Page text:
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The SRAM (Short Range Attack Missile) was a relatively small standoff missile for use by USAF's B-52 and FB-111A strategic bombers. On the B-52, it replaced the AGM-28 Hound Dog.
After the cancellation of the GAM-87/AGM-48 Skybolt ALBM (Air-Launched Ballistic Missile) in December 1962, the USAF had to find another way to modernize the strike capabilities of its strategic bomber force. In March 1964, SOR (Specific Operational Requirement) 212 for a short-range attack missile was submitted by the USAF, and in March 1965, development was approved by the Department of Defense. SRAM was known as WS (Weapon System) 140A, and the missile designator ZAGM-69A was assigned. The following design competition was won by Boeing, who received a development contract for the SRAM in October 1966. The SRAM was to be used by the B-52, the FB-111A, and the then forthcoming AMSA (Advanced Manned Strategic Aircraft, later designated as B-1). The first powered flight of an AGM-69A occurred in July 1969, and in January 1971, full scale production of the SRAM was approved. In August 1972, the SRAM was operational with SAC units, and quickly replaced the AGM-28 Hound Dog as the B-52's standoff attack missile.
|Photo: Greg Goebel|
The AGM-69A was a ballistic-type air-to-ground missile powered by a Lockheed SR75-LP-1 two-pulse solid-fuel rocket motor, and armed with a 200 kT W-69 thermonuclear warhead. The first motor stage propelled the missile to Mach 3 after launch, and the second stage was ignited near the target for a powered terminal approach. Maximum range varied from 55 km (35 miles) for low-altitude launches to 160 km (100 miles) for high-altitude firings. The SRAM was guided by an General Precision/Kearfott KT-76 inertial navigation system, assisted by a Stewart-Warner terrain clearance sensor, and could achieve an accuracy of about 430 m (1400 ft) CEP. The B-52 Stratofortress could carry 8 SRAMs on a rotary launcher in the bomb bay, and up to 12 more on two external 6-missile pylons. The FB-111A could carry up to 6 SRAMs. When carried externally, an expendable tail faring was used on the missile to reduce drag. The AGM-69A greatly increased the number of targets which could be attacked by a single bomber, and made it possible to attack known (fixed) air-defense installations en route to the primary target.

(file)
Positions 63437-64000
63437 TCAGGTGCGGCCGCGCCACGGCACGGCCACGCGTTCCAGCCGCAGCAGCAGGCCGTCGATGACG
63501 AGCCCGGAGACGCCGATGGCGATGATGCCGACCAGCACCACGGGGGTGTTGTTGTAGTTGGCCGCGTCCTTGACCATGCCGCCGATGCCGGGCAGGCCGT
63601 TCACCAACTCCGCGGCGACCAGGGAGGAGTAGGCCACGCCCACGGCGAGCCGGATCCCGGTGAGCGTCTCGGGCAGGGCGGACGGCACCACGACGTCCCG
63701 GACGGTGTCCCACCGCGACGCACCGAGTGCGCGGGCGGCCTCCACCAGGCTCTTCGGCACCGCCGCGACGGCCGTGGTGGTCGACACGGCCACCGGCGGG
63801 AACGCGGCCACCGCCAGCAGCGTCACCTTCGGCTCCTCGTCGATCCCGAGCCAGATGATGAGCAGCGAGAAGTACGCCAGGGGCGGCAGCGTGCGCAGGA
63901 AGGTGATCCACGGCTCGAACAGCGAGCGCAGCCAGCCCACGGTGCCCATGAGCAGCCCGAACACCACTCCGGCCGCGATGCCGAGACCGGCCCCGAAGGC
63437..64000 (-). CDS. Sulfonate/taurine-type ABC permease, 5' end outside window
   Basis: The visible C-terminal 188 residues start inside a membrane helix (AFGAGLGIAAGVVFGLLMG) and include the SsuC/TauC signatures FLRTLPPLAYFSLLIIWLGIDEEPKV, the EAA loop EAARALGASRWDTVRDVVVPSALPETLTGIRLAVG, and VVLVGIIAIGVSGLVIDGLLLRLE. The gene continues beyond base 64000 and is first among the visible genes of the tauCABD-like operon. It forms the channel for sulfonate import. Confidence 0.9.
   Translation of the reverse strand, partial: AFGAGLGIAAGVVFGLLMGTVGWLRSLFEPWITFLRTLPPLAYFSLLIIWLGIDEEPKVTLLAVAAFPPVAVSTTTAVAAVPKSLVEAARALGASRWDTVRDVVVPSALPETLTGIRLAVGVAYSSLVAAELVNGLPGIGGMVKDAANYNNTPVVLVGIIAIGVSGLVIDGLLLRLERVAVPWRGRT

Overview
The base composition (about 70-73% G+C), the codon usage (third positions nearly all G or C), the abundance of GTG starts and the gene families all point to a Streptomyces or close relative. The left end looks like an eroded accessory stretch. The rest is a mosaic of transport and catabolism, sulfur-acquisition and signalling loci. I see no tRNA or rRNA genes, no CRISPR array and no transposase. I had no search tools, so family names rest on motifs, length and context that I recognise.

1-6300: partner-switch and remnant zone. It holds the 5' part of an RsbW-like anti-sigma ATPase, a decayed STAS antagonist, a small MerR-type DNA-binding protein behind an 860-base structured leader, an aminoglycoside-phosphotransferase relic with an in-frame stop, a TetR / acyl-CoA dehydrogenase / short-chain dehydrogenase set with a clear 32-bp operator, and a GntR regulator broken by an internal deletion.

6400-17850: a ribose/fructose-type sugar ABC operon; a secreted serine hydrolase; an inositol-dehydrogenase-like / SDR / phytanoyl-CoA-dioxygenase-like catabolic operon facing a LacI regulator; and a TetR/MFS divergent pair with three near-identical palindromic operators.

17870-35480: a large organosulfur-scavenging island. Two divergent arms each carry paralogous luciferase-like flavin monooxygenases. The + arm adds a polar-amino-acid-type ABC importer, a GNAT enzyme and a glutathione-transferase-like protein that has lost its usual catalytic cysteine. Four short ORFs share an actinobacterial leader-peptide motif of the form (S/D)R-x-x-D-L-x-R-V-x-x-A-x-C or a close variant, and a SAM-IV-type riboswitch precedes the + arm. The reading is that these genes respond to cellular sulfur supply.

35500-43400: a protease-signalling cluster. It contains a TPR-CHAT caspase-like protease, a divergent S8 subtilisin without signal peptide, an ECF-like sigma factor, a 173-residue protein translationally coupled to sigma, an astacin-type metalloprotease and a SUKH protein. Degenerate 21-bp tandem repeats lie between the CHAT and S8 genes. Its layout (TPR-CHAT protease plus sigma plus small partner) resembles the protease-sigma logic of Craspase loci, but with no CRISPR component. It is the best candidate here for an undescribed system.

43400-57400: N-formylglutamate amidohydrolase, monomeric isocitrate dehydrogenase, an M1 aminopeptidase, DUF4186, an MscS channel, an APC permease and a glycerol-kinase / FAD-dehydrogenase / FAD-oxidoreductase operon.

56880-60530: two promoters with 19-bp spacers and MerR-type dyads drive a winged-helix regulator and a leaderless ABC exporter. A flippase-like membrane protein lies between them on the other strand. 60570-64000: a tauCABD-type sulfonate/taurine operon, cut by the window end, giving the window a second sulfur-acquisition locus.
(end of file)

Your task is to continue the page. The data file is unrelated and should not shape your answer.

Several proposals were made to improve the versatility of the AGM-69A, including a radar guidance system to use it as an air-to-air missile, or an anti-radiation seeker to attack mobile air-defense radars, but none of these features were adopted. In the mid-1970s, however, storability problems with the rocket motor surfaced, and in 1976 Thiokol was awarded a contract to develop a new motor for SRAM. In 1977, the new motor was combined with other upgrades, including an improved guidance system (with enhanced computing capability) and the W-80 warhead of the AGM-86 ALCM. The new SRAM missile, designated AGM-69B SRAM B, was intended for use by the B-1A. In 1978, however, the B-1A was cancelled, and the USAF found a way to extend the lifespan of the old motor to the originally planned 5 years, and these two events killed the AGM-69B program. Instead, it was then planned to eventually replace the AGM-69A with the AGM-86 ALCM and the forthcoming ASALM (Advanced Strategic Air-Launched Missile). The latter, however, was also cancelled in 1980. When the B-1 program was resurrected (as B-1B) in 1981, it was decided to develop an entirely new weapon, later to be known as AGM-131 SRAM II.
In June 1990, the AGM-69A SRAM was retired from the USAF inventory. Various reasons have been quoted, including unreliability of the warhead and the rocket motor. The AGM-131 SRAM II was cancelled the following year, leaving effectively a gap in the capability of the USAF's B-52 bomber force. A total of about 1500 AGM-69A missiles were built by Boeing until production ended in 1975.
Note: Data given by several sources show slight variations. Figures given below may therefore be inaccurate!
Data for AGM-69A:
|Length||4.27 m (14 ft) (4.83 m (15 ft 10 in) with tail fairing)|
|Fin Halfspan||38 cm (15 in) (fin tip to centerline)|
|Diameter||45 cm (17.5 in)|
|Weight||1010 kg (2230 lb)|
|Range||160 km (100 miles)|
|Propulsion||Lockheed Propulsion Co. SR75-LP-1 two-pulse solid-fueled rocket|
|Warhead||W-69 thermonuclear (200 kT)|
 James N. Gibson: "Nuclear Weapons of the United States", Schiffer Publishing Ltd, 1996
 Bill Gunston: "The Illustrated Encyclopedia of Rockets and Missiles", Salamander Books Ltd, 1979
 Christopher Chant: "World Encyclopaedia of Modern Air Weapons", Patrick Stephens Ltd., 1988
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